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Astron. Astrophys. 350, L27-L30 (1999)

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5. Conclusions

Sakurai's object is undergoing a very late Helium shell flash, the first such event that can be observed with modern instrumentation. ISO has provided essential data through the monitoring (one full year) of the mid-IR region enabling us to demonstrate that significant mass loss is associated with such an event. We have found that the freshly formed dust cooled over time and derived a variable mass loss rate of a few 10-7 M[FORMULA]/year, a typical value for AGB stars. This gives further credibility to the notion that final Helium flash stars return to the AGB retracing their own history (born-again scenario). Monitoring in all accessible wavelength regions will remain absolutely vital in order to follow the fast-paced evolution of the object. Ground-based infrared observations of Sakurai's object will be indispensible to record the evolution of the dust, even more so due to the current faintness in the optical. To improve quantitative insight more sophisticated modeling is required. One important improvement will be to take properly into account the dust chemistry and variable mass loss rate.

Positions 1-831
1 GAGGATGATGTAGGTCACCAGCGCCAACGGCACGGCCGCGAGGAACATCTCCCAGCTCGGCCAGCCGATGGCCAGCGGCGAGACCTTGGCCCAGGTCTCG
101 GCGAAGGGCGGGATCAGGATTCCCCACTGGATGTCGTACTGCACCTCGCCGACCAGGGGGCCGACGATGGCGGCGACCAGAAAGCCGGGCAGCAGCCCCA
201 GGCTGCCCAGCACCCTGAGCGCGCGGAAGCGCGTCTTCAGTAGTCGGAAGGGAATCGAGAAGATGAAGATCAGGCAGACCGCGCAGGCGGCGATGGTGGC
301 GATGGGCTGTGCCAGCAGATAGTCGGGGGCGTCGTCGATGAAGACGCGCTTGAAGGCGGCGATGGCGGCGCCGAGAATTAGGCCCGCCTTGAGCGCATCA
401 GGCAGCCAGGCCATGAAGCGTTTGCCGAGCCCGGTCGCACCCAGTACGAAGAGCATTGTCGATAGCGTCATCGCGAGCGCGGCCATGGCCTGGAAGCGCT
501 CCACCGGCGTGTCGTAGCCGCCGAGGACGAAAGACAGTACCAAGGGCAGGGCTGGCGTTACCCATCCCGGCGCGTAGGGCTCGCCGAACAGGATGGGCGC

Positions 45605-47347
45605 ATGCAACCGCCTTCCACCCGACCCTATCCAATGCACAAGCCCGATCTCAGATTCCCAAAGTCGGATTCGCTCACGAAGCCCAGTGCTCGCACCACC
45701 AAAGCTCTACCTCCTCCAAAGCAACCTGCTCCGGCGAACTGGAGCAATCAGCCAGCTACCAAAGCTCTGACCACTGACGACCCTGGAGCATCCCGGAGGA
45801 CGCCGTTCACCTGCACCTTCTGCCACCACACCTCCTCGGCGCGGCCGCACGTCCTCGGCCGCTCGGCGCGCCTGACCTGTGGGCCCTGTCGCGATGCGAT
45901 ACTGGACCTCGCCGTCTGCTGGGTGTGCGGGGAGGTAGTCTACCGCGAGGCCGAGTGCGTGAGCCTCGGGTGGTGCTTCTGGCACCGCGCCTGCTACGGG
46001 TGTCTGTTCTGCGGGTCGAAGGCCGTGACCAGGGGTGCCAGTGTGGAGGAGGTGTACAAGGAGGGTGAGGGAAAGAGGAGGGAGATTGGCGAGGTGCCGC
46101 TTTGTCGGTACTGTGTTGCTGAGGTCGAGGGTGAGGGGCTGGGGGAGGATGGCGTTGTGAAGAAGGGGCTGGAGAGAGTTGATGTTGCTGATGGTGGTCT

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© European Southern Observatory (ESO) 1999

Online publication: October 4, 1999